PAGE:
Putin could be stripped of hosting the Super Bowl of Europe

Political opposition to the Champions League final being played in St. Petersburg’s Gazprom Arena is building following the Ukraine crisis.

Political pressure is building on Europe’s top soccer body, the UEFA, to renege on a deal with St. Petersburg to host the Champions League final in May in light of Russia’s slow-motion invasion of eastern Ukraine.

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Political pressure is building on Europe’s top soccer body, the UEFA, to renege on a deal with St. Petersburg to host the Champions League final in May in light of Russia’s slow-motion invasion of eastern Ukraine.

An estimated 400 million people tune in to watch the annual pinnacle of club competition in Europe, a good four times the number of viewers for the Super Bowl. Major corporations like Heineken, Mastercard, and FedEx jockey to sponsor it given the enormous advertising exposure on match day.

This year, bragging rights are set to go to Vladimir Putin’s hometown club, FC Zenit St. Petersburg, and its Gazprom Arena, a decision now under increasing scrutiny following the Kremlin’s violation of Ukrainian sovereignty and breach of cease-fire terms over the disputed Donbas region.

On Wednesday, U.K. Foreign Secretary Liz Truss said that under no circumstances should the West be seen to condone Russia’s breach of international law, and that included allowing St. Petersburg to host the Champions League final on May 28. 

“I’m very clear it shouldn’t be” held there, Truss told Sky television. “All we can do to disassociate ourselves from Russia and this appalling regime, we should do now.”

News website Euractiv also reported a number of members of the European Parliament had written to the UEFA demanding it change venue in light of this week’s events.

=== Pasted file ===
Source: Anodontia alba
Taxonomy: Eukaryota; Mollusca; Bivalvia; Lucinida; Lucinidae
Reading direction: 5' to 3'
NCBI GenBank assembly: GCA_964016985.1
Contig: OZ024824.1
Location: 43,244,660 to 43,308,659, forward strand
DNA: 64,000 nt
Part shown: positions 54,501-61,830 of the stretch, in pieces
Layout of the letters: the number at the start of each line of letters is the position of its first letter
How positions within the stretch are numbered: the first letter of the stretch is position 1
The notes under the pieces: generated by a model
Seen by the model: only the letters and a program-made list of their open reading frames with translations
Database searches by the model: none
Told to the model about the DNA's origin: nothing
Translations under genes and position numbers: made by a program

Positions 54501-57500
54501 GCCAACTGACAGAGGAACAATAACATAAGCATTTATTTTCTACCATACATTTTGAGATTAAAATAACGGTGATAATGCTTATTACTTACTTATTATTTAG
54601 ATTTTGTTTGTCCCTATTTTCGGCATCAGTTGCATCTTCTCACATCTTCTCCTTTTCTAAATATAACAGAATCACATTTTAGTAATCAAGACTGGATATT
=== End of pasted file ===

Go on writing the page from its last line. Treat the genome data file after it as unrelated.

The situation is highly sensitive for the UEFA, given that Gazprom, Russia’s state-owned energy giant, is one of eight global sponsors of the Champions League. Europe’s ruling soccer body already got a black eye over its equivocal stance toward LGBTQ+ rights during last summer’s European Championship, held every four years to determine the best national side. 

In a statement to Fortune, the UEFA said it was “constantly and closely monitoring the situation,” and that while it had no further comment at this time, “any decision would be made in due course if necessary.”

Losing the rights to host the match would be the latest punishment visited on Putin’s Russia since it decided to formally recognize on Monday the independence of two breakaway states within sovereign Ukrainian territory. 

A first round of sanctions were announced on Tuesday, with Western allies saying they were coordinating among one another further escalations in economic measures as a deterrent should the situation deteriorate. 

Gazprom ties

European football nurtures long-standing ties to Putin’s clique, including Russian oligarch Roman Abramovich. The owner of the English Chelsea FC is a prominent member of a list of 35 individuals identified by opposition leader Alexei Navalny as primarily responsible for looting the Russian state and repressing human rights in the country thanks to their close ties to Putin. 

While the U.K. government has been among the most vocal opponents of Russia’s aggression in Ukraine, London is home to several oligarchs despite controversies such as the attempted assassination of Sergei Skripal on U.K. soil.

Prime Minister Boris Johnson even extended a lifetime peerage to the wealthy son of a KGB agent turned Russian media mogul, Evgeny Lebedev, who now sits in the unelected House of Lords as a result, and bears the abbreviated title of Baron of Hampton and Siberia, as granted to him by Queen Elizabeth II.

Asked if roughly 1.9 million British pounds collected from Russian donors since Johnson took office should be returned, Truss said “all of those donations are properly declared.” 

Gazprom, which controls Zenit St. Petersburg, is also linked to other European clubs including as a shirt sponsor for Schalke 04, a former top-flight Bundesliga side from the coal mining heartland of western Germany, with a large fan base. 

Schalke said in a statement to Fortune it was acutely aware of its unique status among the country’s athletic clubs, adding it was “greatly concerned” by the events playing out in Ukraine and had raised the issue with its main sponsor.

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